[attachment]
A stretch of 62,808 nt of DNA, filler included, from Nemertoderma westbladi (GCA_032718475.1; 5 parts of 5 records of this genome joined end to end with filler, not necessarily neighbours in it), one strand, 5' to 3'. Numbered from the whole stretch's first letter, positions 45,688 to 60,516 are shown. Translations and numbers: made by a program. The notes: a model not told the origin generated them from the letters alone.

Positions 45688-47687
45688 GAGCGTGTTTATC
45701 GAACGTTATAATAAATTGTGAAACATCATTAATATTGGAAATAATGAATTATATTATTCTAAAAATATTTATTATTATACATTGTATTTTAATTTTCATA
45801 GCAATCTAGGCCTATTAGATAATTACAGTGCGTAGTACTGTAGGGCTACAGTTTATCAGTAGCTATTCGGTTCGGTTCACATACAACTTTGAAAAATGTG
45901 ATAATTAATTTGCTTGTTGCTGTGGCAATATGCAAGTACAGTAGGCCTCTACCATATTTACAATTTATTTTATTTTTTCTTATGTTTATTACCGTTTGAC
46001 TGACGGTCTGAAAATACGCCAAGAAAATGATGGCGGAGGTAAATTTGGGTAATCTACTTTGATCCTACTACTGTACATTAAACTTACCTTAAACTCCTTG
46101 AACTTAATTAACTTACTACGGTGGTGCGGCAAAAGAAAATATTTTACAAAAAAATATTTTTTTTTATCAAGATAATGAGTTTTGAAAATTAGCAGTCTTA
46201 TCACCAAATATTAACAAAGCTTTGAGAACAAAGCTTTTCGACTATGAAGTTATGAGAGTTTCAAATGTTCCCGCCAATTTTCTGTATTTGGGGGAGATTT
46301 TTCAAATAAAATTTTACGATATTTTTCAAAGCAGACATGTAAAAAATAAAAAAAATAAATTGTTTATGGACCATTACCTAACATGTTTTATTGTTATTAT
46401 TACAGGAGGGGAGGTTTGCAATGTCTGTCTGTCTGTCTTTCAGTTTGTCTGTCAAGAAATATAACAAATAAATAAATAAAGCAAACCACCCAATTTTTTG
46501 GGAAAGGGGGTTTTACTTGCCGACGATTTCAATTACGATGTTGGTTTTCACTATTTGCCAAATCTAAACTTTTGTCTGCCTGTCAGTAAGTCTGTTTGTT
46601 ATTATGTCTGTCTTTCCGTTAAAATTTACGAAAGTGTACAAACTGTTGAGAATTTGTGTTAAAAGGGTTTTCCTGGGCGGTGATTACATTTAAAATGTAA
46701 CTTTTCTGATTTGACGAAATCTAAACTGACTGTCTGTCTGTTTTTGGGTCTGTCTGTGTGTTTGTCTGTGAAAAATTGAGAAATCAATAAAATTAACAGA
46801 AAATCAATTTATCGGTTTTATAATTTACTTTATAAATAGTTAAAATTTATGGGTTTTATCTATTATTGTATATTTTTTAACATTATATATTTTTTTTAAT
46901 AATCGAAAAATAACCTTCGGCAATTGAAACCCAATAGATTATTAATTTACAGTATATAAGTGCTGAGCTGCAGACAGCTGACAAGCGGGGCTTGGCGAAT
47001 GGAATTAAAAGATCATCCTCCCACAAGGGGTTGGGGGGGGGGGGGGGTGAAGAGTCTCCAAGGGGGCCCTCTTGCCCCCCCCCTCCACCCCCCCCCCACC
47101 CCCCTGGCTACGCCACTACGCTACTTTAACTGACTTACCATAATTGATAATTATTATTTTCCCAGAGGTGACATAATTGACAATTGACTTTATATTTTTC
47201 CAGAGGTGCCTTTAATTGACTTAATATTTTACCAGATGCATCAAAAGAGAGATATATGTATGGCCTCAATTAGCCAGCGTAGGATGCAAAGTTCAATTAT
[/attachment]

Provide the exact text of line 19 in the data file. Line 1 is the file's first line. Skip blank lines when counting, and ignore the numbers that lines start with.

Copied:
47201 CAGAGGTGCCTTTAATTGACTTAATATTTTACCAGATGCATCAAAAGAGAGATATATGTATGGCCTCAATTAGCCAGCGTAGGATGCAAAGTTCAATTAT